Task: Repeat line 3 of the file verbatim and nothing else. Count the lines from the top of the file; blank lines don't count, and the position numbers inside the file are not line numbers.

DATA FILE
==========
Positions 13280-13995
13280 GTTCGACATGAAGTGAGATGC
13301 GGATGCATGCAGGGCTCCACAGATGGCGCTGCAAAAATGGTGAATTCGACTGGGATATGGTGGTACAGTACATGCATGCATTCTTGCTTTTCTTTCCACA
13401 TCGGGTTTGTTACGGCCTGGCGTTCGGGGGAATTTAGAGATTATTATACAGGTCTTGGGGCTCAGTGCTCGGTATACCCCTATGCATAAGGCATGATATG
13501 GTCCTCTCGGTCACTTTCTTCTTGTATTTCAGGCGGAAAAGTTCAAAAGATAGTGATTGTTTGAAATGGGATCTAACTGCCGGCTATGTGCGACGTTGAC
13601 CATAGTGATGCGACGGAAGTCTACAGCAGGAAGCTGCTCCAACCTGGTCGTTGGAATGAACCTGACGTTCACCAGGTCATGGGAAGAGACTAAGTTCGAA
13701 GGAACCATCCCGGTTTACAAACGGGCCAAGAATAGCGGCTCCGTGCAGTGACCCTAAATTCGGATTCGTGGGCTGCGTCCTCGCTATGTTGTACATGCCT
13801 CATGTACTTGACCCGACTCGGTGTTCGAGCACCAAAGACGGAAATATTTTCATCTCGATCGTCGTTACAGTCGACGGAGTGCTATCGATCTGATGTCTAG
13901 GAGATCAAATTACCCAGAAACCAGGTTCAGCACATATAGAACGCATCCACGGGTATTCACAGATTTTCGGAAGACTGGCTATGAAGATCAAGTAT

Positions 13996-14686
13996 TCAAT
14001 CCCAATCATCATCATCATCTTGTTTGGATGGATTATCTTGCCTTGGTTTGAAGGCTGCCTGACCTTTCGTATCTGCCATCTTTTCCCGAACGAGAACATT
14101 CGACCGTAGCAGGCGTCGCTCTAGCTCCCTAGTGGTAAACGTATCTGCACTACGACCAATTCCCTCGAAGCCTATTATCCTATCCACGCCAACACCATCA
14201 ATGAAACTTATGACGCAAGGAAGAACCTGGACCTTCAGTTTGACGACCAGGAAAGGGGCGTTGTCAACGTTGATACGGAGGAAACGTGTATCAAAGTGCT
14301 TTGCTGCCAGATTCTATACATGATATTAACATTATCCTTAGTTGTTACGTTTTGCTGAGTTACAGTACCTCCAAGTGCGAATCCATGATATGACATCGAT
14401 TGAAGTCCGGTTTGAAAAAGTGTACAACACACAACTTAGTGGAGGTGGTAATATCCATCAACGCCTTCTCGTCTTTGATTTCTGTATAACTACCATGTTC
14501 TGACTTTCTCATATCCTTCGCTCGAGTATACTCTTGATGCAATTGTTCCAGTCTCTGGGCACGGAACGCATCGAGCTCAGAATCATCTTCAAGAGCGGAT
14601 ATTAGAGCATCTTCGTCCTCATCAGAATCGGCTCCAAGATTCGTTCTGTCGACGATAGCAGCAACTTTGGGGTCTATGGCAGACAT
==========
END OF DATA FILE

13301 GGATGCATGCAGGGCTCCACAGATGGCGCTGCAAAAATGGTGAATTCGACTGGGATATGGTGGTACAGTACATGCATGCATTCTTGCTTTTCTTTCCACA